Apparent cyber-rioting flares in South Asia as Bangladeshi hackers deface high-profile Pakistani government sites.
Radicalization through social media (and other Internet resources) continues to concern governments from Russia through the UK to the US. The content remains such as to strike outsiders as depraved (and increasingly targeted at a very young audience — to children) but continues to appear effective. It (1) gives meaning to those who view their lives as meaningless ("losers to lions," in a typical American formulation) and (2) continues to erode the distinction between inspiration and direction (possibly in last week's Chattanooga murders).
Chinese and Russian hackers (some criminal, some in government service) continue to exploit vulnerabilities in Western targets. (Breathless reports of the former "using US servers" merely note the Web's long-familiar international connectivity.) Some campaigns exploit the Hacking Team breach (Italian police are said to be looking at ex-Hacking Team employees) and the consequences of the OPM hack continue to ripple outward.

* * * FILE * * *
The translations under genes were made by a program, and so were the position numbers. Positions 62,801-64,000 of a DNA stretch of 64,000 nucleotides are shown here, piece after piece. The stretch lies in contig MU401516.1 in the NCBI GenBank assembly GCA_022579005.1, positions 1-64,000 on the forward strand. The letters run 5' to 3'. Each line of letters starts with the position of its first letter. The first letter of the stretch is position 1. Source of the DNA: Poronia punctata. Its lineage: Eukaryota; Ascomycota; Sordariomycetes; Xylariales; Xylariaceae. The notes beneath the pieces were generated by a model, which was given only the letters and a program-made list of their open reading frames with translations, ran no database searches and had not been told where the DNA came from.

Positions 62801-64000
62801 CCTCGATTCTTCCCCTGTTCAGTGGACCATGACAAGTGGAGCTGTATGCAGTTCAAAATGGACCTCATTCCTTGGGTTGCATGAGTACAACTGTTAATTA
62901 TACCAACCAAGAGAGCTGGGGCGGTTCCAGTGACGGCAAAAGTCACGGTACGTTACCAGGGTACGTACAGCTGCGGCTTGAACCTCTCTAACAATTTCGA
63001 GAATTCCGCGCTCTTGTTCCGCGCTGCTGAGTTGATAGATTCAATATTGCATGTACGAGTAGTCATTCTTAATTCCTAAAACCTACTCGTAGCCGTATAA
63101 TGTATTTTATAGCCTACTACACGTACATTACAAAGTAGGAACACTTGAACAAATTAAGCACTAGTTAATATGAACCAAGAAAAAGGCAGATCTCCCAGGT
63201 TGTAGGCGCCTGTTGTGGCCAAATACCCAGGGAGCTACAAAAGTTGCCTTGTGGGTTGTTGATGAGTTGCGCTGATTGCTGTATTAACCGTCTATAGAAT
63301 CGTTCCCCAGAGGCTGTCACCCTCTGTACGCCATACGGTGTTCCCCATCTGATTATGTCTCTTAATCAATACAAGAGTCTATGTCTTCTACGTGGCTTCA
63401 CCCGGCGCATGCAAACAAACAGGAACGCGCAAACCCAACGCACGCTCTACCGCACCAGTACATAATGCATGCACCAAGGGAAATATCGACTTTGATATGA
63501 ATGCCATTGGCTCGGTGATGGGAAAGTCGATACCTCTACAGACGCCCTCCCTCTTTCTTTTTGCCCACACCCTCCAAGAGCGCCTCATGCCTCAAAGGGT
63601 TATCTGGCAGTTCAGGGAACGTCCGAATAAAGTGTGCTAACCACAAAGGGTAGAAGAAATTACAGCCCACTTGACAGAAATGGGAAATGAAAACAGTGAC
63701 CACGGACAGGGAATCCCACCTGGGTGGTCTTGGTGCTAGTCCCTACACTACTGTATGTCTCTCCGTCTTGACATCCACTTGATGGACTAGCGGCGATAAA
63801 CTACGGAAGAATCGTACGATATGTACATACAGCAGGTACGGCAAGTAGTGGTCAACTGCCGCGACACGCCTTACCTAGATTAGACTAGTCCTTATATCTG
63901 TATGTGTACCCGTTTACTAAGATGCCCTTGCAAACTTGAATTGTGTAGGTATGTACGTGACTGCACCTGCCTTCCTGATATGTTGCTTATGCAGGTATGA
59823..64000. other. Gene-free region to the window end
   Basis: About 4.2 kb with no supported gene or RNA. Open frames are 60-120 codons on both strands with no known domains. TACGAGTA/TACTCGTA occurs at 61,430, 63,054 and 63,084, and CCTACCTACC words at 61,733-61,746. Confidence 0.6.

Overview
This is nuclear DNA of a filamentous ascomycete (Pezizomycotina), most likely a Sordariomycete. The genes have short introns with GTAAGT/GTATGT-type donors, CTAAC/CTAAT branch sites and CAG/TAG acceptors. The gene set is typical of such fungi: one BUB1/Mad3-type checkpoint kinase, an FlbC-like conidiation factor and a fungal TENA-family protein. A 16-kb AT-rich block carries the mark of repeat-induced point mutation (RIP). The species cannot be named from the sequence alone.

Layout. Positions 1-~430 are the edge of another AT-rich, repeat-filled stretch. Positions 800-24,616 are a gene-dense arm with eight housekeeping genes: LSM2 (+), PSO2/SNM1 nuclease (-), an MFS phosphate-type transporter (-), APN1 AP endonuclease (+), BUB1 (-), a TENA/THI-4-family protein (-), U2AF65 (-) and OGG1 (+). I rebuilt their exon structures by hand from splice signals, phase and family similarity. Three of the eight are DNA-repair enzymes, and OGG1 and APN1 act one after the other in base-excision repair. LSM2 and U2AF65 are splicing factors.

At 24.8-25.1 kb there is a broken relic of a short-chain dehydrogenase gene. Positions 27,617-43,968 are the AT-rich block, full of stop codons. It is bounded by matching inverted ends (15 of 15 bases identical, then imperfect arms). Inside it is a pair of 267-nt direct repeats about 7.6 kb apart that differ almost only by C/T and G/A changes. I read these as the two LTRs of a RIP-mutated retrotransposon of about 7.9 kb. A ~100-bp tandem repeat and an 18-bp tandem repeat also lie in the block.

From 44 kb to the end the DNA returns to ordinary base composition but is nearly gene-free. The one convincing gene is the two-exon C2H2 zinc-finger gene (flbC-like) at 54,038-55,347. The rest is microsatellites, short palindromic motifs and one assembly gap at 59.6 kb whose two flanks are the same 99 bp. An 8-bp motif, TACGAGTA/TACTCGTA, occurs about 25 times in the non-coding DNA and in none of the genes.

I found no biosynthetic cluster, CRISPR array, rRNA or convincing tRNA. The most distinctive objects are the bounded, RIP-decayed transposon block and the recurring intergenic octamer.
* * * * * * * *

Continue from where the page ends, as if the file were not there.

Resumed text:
An outfit (individual?) calling itself (himself? herself?) the "Impact Team" tells the infidelity impresarios of Avid Life Media (best known for AshleyMadison) that their user files have been hacked. Users should prepare to be outed. Impact Team cites various moral objections, but some observers think the casus belli is really the $19 fee AshleyMadison charges to dis-enroll.
The UCLA medical system has been breached, exposing some 4.5 million patients' data.
Symantec reports good news about spam: it's at a twelve-year low.
Today is the last day to comment on proposed US Wassenaar implementation.